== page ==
So:  how many days has it been since we took a nice long rest?  Is today that day?  If it is, great.  If not, let’s move.

Tuesday, June 20, 2017

There's a word for it!

While I was studying for my Behavior Change Specialization, I learned a term for something that I’ve used for a long time.  The magic word is:  Premacking.  Psychologist David Premack coined the word (I guess he was super creative with the naming thing, eh?). 

Since the name doesn’t tell what it does, I will explain.  Premacking is the process of linking something we don’t much want to do but need to do with something we like to do or do often to get us to do more of the first thing.  So knowing that there is a new season of some compelling police procedural show available on Netflix, I might get myself to stretch more by making a rule that I only get to watch while stretching.  Or if I need a little more work on balance, I might make a habit of brushing my teeth standing on one leg, either flat or up on my toe.

Some activities pair better than others.  Meditating while driving is not encouraged.  I may joke about Workout:  The Drinking Game, but that only works if the beverage in question is water.

We can all take a look around at the things we do and figure out some creative ways to hook our existing habits to ones that will make us more awesome.

Monday, June 19, 2017

Monday Workout: TRX

It’s time for TRX.  We have done this workout before, but it is still lots of fun.  Do as many rounds as you have time and energy for!


squat row (mid)
mountain climber (mid calf)

clock press (long)
overhead squat (long)

crossing balance lunge (mid)
plank (mid calf)
30 sec

hamstring curl

low row (mid)
burpee (mid calf)

Friday, June 16, 2017

Friday Book Report: The Book of Joy

His Holiness the Dalai Lama, Archbishop Desmond Tutu, and Douglas Abrams have done a wonderful thing in creating The Book of Joy.  It is both practical and fun.  All too often, I think, we equate spiritual leadership with dullness, boredom, and the kind of sobriety that makes us long for something, anything, else.  These are not those spiritual leaders.  They laugh.  They joke.  They poke each other.  And they exude the kind of joy that we all would like to have in our lives.

Both the Archbishop and the Dalai Lama have faced deep personal and political crises.  There has been lots of suffering for each of them.  If they can somehow come through and find joy, they can show us the way.

The book has lots to offer those of any or no religious preference.  We can all learn from these great people and live more joyously.

Thursday, June 15, 2017


Why do we choose to lift heavy sometimes and lighter other times?  There are at least two reasons.

One reason is that our bodies thrive on variety.  If we always do the same things, our bodies get bored and stop developing.  Switching up what we do helps keep our bodies (and brains!) engaged and growing.

The other is that we have different goals.  Some of us want Big Muscles.  Others of us want to be Massively Strong.  Still others want to be toned and shapely but definitely Not Bulky.

Let’s lift to get what we want!

Wednesday, June 14, 2017

I think this flower looks like a fried egg, but I don't know what it is really called.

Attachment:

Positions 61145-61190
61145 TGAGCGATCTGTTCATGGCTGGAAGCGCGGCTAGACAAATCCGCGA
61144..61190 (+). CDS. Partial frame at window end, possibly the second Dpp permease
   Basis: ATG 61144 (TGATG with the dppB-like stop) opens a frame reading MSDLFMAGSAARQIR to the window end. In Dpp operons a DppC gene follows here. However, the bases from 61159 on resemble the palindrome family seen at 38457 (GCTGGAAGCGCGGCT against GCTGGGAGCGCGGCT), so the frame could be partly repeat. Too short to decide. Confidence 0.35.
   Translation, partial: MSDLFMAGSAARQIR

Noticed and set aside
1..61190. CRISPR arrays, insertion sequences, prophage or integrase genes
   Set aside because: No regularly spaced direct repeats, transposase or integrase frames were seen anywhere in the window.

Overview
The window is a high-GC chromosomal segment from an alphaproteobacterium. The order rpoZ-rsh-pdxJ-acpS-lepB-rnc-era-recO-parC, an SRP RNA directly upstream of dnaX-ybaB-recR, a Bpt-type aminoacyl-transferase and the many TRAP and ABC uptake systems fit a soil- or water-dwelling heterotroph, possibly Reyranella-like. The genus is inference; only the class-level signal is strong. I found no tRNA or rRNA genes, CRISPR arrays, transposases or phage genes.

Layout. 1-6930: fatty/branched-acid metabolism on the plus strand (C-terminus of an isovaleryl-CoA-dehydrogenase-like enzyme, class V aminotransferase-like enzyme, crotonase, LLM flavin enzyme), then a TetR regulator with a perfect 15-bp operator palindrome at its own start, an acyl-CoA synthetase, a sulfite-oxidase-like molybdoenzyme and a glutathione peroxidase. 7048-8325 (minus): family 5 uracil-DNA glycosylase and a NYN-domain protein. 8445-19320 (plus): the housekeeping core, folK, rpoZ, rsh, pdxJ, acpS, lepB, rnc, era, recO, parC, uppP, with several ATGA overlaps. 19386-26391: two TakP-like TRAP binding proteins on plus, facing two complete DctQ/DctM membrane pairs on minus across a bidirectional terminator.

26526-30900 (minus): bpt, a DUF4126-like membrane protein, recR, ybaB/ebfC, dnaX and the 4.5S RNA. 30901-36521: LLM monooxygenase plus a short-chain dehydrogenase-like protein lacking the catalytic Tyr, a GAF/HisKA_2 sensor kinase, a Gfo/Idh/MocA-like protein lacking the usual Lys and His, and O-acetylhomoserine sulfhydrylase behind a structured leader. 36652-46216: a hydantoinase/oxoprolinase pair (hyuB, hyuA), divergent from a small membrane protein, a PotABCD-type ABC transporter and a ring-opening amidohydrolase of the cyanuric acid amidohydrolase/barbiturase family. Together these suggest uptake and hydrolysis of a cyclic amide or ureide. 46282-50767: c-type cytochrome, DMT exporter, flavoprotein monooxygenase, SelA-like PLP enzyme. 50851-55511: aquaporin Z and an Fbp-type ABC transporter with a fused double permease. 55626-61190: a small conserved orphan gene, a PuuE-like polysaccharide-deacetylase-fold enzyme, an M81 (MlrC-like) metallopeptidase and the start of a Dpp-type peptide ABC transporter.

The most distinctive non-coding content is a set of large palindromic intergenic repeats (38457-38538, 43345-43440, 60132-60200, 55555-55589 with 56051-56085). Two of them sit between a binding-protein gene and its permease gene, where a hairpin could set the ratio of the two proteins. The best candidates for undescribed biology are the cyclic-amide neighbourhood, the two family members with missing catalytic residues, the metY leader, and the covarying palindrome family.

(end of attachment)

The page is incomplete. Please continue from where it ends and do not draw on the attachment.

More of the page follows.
I work in the evening.  That’s when people want to work out.  I love my clients and my job, so that’s all good.  And it means I need to plan ahead when it comes to cooking for my family.

Planning and cooking are two of the best things we can do to promote healthy eating for ourselves and our loved ones.  For some of us, that might mean spending part of the weekend making dinners for the week.  For others, it might be enough just to make sure that there are the right ingredients on hand for tasty meals that come together quickly.  The goal is to avoid that weak moment when clearly the right answer is to call for pizza.  Where to start?

1.     Make a list.  Yeah, lists are boring, but without one, we might end up without a crucial ingredient. 
2.     Make a habit.  This works better for some families than others.  If you and your family don’t have a high need for variety, knowing that Monday means chicken can save a lot of brain space.
3.    Consider a slow-cooker or instant pot.  Some of us have more time to prep dinner while making breakfast than we do later in the day.  Let the appliances do the work!

4.     Stock the pantry.  Figure out one or two meals that everyone likes that can be made from stuff you always have on hand.

Tuesday, June 13, 2017

Carrot? No thanks...

When we face the task of changing our behavior toward more healthy actions, we have to figure out how to motivate ourselves.  We want to do more of some things (like exercise) and less of other things (like eating too much cake). 

Pretty much we can choose between carrots and sticks as motivation.  Imagine we are donkeys.  We will move toward yummy carrots (I admit, I would have to be a donkey to find carrots motivational!) and away from sticks that might whack us on the behind.  The research suggests that, in general, adults respond better to rewards than punishments.  This was also true of my children, at least, but they are hardly a representative sample.

Rewards come in two flavors, and neither of them is carrot.  We can give ourselves something we want or we can get ourselves out of something we want to avoid.  In practice, this might mean that we get a long massage for losing that first five pounds or that we might get out of doing burpees at a workout for remembering to log our food intake every day.

Because we are all individuals, we will need to experiment to find out which rewards actually get us to make the changes we want.  We can experience science in action!

Monday, June 12, 2017

Monday Workout: 100!

We’ve spent a few weeks doing longer circuits, so it’s time to shake it up and do a shorter one.  It has been a while since we last did the Pilates 100; if that’s more than you can manage, you can always substitute a V-sit for as long as you can hold it!  Four rounds.

1 min cardio

heavy squats
overhead high knees
ball bench press
mountain climbers
100 or V-sit